Light pollution occurs when the lights of our cars, homes, and cities create an excess of artificial light. As a result, in cities the night sky can appear almost completely empty. Over 80 per cent of Canada’s population lives in an urban environment, meaning access to the wonders of the night sky is limited most of the time for four-fifths of the people in the country.
Steps have been taken to try and lower light pollution and protect areas unspoiled by artificial light. For example, Canada has 13 officially designated Dark-Sky Preserves, which the government defines as “protected areas that make a special commitment to protect and preserve the night, reducing, or eliminating light pollution in all forms.”
This creates areas not only protected from human change but also ideal for stargazing, which has been a human pastime for as long as we have walked on the Earth and is gaining popularity as a wellness therapy. By combining stargazing with high-quality accommodations in and around areas with little light pollution, it is possible to engage in hours of uninterrupted sky-watching before heading back to your room to relax.
Stargazing and limiting light pollution are also part of a wider philosophy of creating off-grid accommodations to highlight the natural beauty of an area while minimizing the impact on the environment and the communities who have been on the land for multiple generations. For British Columbians looking to stargaze in a peaceful setting, there are numerous options across the province.
In the Cariboo, Siwash Lake Wilderness resort is off the beaten path but still offers luxury accommodations for those less interested in a rugged wilderness retreat. After narrowly avoiding destruction by a forest fire in 2017, the property is a sanctuary in the blaze site. Stargazers have the benefit of the site’s private dark sky reserve. The property’s lack of light pollution means a chance to see the Milky Way and sometimes even the northern lights before heading back to your cabin, tent, or suite.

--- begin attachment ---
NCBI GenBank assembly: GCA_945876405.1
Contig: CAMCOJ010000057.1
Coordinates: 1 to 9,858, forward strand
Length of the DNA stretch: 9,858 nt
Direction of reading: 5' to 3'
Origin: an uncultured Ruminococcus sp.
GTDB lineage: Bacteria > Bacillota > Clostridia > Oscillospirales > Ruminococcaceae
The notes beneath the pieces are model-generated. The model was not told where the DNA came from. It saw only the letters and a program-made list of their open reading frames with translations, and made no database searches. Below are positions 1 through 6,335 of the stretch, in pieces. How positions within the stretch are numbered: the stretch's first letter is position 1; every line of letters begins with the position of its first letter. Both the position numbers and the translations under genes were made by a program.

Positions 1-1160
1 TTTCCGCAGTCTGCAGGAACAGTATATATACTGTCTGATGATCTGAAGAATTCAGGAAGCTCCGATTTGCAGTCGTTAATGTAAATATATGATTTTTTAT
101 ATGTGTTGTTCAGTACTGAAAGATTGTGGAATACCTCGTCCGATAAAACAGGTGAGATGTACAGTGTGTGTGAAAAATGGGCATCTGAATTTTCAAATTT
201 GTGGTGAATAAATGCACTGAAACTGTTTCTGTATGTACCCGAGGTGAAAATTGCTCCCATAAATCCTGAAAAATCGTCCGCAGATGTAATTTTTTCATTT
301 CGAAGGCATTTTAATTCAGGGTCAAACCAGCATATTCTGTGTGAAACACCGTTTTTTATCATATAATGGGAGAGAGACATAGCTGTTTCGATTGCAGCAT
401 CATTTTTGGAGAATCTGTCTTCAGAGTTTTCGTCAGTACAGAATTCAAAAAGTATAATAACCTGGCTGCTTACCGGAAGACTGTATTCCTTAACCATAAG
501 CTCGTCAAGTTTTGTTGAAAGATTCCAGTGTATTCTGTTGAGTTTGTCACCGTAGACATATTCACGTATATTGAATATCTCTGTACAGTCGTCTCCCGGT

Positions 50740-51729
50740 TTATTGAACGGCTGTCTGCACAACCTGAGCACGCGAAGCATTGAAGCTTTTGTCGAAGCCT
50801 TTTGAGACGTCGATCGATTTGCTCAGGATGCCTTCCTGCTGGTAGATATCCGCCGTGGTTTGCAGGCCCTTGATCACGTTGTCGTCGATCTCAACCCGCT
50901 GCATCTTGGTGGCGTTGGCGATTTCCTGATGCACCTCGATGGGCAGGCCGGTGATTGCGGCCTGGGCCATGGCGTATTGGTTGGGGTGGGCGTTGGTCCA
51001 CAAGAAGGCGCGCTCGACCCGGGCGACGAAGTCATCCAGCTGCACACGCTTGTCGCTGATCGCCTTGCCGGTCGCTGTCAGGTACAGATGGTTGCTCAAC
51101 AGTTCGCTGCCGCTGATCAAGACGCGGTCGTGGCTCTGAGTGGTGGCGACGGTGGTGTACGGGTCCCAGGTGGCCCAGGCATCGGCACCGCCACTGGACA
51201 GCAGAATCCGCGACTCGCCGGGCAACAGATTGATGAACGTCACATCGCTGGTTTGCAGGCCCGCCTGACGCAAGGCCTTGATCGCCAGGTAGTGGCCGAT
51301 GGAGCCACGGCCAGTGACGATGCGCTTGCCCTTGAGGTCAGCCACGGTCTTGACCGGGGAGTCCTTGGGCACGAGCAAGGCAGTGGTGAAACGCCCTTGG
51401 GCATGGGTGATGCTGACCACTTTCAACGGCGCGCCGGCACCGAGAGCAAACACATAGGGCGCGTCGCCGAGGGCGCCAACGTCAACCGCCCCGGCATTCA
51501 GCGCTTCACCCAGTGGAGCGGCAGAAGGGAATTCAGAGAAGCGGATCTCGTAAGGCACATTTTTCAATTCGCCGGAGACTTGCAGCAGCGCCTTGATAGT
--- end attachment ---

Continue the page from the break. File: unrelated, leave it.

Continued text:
Another off-grid property, on Babine Lake northeast of Smithers, Liberty can host up to 12 guests who want to get away from civilization for a while. At this remote destination, which is only accessible by boat or seaplane, stargazers can immerse themselves in the nature of the property and take advantage of several perfect viewing points.
Nemiah Valley lodge in the Chilcotin is Indigenous-owned and -operated and offers accommodation in log cabins. The property is not only a destination for travellers but also part of an effort to preserve the land it sits on (the traditional territory of the Xeni Gwet’in First Nations) as well as the wider region. It also contains the ?Elegesi Qayus Wild Horse Preserve, where descendants of Iberian animals brought across the ocean hundreds of years ago still roam free.
Away from the mainland on Vancouver Island is Wya Point Resort. Near Ucluelet on the west coast of the island, this site hosts guests in private yurts, lodges, or one of its camping and RV sites. Nearby is Pacific Rim National Park and miles of empty coastline. With no major urban areas in the area, the night sky is free from artificial light, and guests can face outward to the wide-open ocean to enjoy an expansive view of the stars.